Germany's Postbank, a unit of Deutsche Bank, is to scrap free current accounts for millions of customers in an effort to offset the burden of the European Central Bank's negative interest rates.

"The market environment, especially low interest rates, make it ever harder to earn money from current accounts," Postbank board member Susanne Kloess said in a statement.

From 1 November customers will be charged €3.90 a month unless they have monthly inflows of €3,000 or more, in which case they will still have cost-free access to a premium giro account, Postbank said.

The announcement comes as Bank of Ireland is reportedly set to be the first domestic Irish bank to charge customers who deposit large amounts of money with the lender, also as a result of the impact of the ECB's negative interest rates for depositors.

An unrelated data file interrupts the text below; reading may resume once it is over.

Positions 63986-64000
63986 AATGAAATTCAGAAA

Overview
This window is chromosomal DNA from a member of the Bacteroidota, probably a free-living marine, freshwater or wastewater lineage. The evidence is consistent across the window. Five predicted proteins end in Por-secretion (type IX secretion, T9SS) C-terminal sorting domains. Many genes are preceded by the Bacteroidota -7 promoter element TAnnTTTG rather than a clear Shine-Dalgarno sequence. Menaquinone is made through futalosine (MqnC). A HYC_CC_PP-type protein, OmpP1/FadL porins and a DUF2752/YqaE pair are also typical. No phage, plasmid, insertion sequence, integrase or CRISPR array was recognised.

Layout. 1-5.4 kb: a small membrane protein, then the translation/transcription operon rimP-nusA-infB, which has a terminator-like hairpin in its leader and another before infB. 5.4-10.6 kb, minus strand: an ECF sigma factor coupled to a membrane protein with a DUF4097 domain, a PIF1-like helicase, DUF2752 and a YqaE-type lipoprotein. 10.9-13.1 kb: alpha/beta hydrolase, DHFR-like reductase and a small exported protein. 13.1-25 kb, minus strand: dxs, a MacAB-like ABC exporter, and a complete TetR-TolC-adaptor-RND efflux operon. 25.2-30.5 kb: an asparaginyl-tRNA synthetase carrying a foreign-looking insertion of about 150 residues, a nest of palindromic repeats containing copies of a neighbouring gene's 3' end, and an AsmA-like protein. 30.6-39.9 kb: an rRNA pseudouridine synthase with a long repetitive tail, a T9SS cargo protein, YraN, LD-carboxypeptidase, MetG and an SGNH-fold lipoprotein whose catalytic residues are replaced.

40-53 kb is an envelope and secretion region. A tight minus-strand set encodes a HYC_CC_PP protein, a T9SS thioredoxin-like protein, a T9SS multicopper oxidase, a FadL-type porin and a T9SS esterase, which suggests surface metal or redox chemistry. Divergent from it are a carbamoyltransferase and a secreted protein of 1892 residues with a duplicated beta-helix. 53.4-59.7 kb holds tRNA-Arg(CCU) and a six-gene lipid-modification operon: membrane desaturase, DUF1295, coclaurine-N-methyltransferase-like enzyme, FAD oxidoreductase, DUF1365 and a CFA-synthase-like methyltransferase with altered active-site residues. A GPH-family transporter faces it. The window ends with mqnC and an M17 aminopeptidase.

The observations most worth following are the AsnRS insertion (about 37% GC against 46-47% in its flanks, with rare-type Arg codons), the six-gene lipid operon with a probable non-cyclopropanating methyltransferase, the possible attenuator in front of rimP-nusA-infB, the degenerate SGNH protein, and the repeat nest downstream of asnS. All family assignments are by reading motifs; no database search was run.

The move underscores the pressure German banks are facing to find fresh sources of revenue since the ECB's money-printing policy slashed the margin between short-term borrowing and long-term lending.

Banks previously used that margin to subsidise other products, such as free giro accounts for customers.

A small cooperative bank in the Bavarian Alps last week also caused a stir by saying it planned to charge wealthy clients a fee for holding large deposits.

 "The gratis culture is changing; we've seen some moves already and there will be more," Michael Kemmer, the head of Germany's BDB banking association, said this week.

A Postbank spokesman declined to specify how many customers would be required to pay for their accounts, but said it would be the "vast majority" of Postbank's 5.3m giro account holders.